Cosmetic dermatologist Dr Frances Prenna Jones calls the waiting room of her office in London’s Mayfair her ‘disco room’. There are glitter balls on display, alongside an incongruous collection of other items including department store-style vanity tables and a Fritz Hansen chair, all of it bathed in an ambient neon yellow light.
It seems odd at first – especially considering that the room is regularly visited by some of the city’s most famous faces – but it soon becomes clear that this relaxed, jovial space is a reflection of the Dr Jones philosophy. ‘Everybody wants to feel seen and everybody wants to feel well,’ she says.
Cosmetic dermatology as self-care
‘I wanted to create an environment where people don’t feel guilty or intimidated. I want people to come into this space and think it is perfectly OK, in fact, a good thing, to take care of themselves.’ Since opening her practice, Jones has pioneered cosmetic dermatology as a form of ‘self-care’ rather than ‘self-improvement’, combining non-invasive cosmetic treatments with machine therapies and her own skincare formulations. With a menu that runs the gamut from Botox injections and fillers to infrared light treatments, peels and skin rejuvenation facials, she has a singular talent for steadily and delicately altering the face without a hint of artificial intervention.
‘You arrive at the clinic convinced that you need a bit of Botox here or a little filler there,’ says one of her patients. ‘What you actually need is a professional, the best in the business, to identify your areas of concern and explain exactly how you can treat them. It’s not about turning back the clock, it’s about making an enhanced, better version of yourself. It’s a self-confidence boost to beat all others.’ According to Jones, her work is its own kind of anthropology: her high-profile client list reflects the zeitgeist, and each client reveals unique insights from their life when they walk through the door.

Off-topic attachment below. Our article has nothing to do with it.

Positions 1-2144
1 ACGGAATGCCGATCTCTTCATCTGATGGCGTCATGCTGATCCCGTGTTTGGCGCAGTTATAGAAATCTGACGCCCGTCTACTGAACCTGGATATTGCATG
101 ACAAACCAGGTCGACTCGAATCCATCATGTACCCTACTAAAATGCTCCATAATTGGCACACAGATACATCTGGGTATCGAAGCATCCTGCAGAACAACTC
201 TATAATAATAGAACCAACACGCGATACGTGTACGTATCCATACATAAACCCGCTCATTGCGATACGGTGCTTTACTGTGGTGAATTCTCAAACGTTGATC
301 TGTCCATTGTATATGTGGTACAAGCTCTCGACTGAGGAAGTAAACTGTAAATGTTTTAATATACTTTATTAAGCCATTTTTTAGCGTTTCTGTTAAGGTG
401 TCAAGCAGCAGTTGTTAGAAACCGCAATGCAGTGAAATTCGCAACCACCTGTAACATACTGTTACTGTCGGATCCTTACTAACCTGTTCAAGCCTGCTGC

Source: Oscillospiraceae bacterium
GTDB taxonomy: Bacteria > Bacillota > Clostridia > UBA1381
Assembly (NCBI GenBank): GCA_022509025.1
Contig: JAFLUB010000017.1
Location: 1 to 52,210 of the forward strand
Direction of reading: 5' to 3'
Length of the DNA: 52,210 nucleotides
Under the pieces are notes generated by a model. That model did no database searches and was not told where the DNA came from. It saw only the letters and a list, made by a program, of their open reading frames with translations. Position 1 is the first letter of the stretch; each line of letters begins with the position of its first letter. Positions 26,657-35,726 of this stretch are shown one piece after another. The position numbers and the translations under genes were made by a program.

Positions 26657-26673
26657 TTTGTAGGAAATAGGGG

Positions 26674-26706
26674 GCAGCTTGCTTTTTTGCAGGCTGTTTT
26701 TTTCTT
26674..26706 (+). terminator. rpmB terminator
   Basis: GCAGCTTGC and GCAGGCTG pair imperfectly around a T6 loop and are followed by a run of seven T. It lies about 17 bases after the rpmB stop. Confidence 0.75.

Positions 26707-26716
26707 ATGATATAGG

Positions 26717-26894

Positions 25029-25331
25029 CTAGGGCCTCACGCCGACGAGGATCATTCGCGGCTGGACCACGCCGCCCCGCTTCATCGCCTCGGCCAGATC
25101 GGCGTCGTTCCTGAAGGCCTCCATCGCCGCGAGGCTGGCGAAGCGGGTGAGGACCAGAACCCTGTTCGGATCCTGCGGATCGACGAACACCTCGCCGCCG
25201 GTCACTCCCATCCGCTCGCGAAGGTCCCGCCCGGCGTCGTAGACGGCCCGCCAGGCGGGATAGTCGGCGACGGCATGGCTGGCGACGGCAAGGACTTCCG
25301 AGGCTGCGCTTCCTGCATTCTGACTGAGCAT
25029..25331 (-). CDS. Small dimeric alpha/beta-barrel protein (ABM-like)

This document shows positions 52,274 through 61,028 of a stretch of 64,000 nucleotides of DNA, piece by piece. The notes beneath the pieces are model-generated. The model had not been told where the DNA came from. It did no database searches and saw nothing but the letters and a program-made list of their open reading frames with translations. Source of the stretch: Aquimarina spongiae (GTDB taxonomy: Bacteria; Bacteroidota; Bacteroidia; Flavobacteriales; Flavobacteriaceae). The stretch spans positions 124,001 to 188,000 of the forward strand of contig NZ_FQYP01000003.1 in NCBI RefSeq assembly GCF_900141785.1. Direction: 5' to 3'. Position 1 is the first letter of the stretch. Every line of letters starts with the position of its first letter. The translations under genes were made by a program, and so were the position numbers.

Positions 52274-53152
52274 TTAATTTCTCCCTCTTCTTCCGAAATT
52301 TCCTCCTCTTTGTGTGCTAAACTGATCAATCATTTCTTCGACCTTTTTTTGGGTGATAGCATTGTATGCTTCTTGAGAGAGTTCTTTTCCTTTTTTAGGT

One of the biggest changes she has noticed recently is a significant increase in male patients. ‘When I first started doing this, I had a lot of male patients, then the male-to-female [ratio] dwindled a little bit and in the past three years, the number has started to rise again. I think it goes back to self-care. During the pandemic, a lot of men spent more time at home, seeing their spouses or partners take care of themselves and thinking they would do the same. More than 50 per cent of the men that have come in have a partner who is already a patient of mine.’ Jones has also seen an uptick in women between the ages of 35 and 55 who would not have considered getting any kind of treatment pre-Covid. Her guess is that the pandemic encouraged them, like her new male clients, to spend more of their disposable income on themselves.